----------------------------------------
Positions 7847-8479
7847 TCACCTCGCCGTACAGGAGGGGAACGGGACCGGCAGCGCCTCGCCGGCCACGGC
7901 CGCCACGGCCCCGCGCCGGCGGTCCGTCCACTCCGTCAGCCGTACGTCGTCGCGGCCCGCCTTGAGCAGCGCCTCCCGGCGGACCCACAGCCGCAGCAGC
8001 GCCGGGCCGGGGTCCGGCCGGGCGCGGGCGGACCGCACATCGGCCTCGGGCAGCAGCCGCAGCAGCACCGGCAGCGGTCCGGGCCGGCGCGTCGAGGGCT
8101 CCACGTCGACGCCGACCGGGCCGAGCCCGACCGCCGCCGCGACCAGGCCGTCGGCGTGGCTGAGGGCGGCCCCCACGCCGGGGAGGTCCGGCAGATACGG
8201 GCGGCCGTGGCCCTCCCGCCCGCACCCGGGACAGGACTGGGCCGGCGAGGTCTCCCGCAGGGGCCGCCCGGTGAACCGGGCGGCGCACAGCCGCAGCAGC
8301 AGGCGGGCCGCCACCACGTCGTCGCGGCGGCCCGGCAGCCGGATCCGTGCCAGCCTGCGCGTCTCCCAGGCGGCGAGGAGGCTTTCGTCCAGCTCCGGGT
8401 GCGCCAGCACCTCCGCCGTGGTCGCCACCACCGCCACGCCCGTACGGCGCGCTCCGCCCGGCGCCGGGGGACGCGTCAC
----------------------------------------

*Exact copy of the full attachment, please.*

Positions 7847-8479
7847 TCACCTCGCCGTACAGGAGGGGAACGGGACCGGCAGCGCCTCGCCGGCCACGGC
7901 CGCCACGGCCCCGCGCCGGCGGTCCGTCCACTCCGTCAGCCGTACGTCGTCGCGGCCCGCCTTGAGCAGCGCCTCCCGGCGGACCCACAGCCGCAGCAGC
8001 GCCGGGCCGGGGTCCGGCCGGGCGCGGGCGGACCGCACATCGGCCTCGGGCAGCAGCCGCAGCAGCACCGGCAGCGGTCCGGGCCGGCGCGTCGAGGGCT
8101 CCACGTCGACGCCGACCGGGCCGAGCCCGACCGCCGCCGCGACCAGGCCGTCGGCGTGGCTGAGGGCGGCCCCCACGCCGGGGAGGTCCGGCAGATACGG
8201 GCGGCCGTGGCCCTCCCGCCCGCACCCGGGACAGGACTGGGCCGGCGAGGTCTCCCGCAGGGGCCGCCCGGTGAACCGGGCGGCGCACAGCCGCAGCAGC
8301 AGGCGGGCCGCCACCACGTCGTCGCGGCGGCCCGGCAGCCGGATCCGTGCCAGCCTGCGCGTCTCCCAGGCGGCGAGGAGGCTTTCGTCCAGCTCCGGGT
8401 GCGCCAGCACCTCCGCCGTGGTCGCCACCACCGCCACGCCCGTACGGCGCGCTCCGCCCGGCGCCGGGGGACGCGTCAC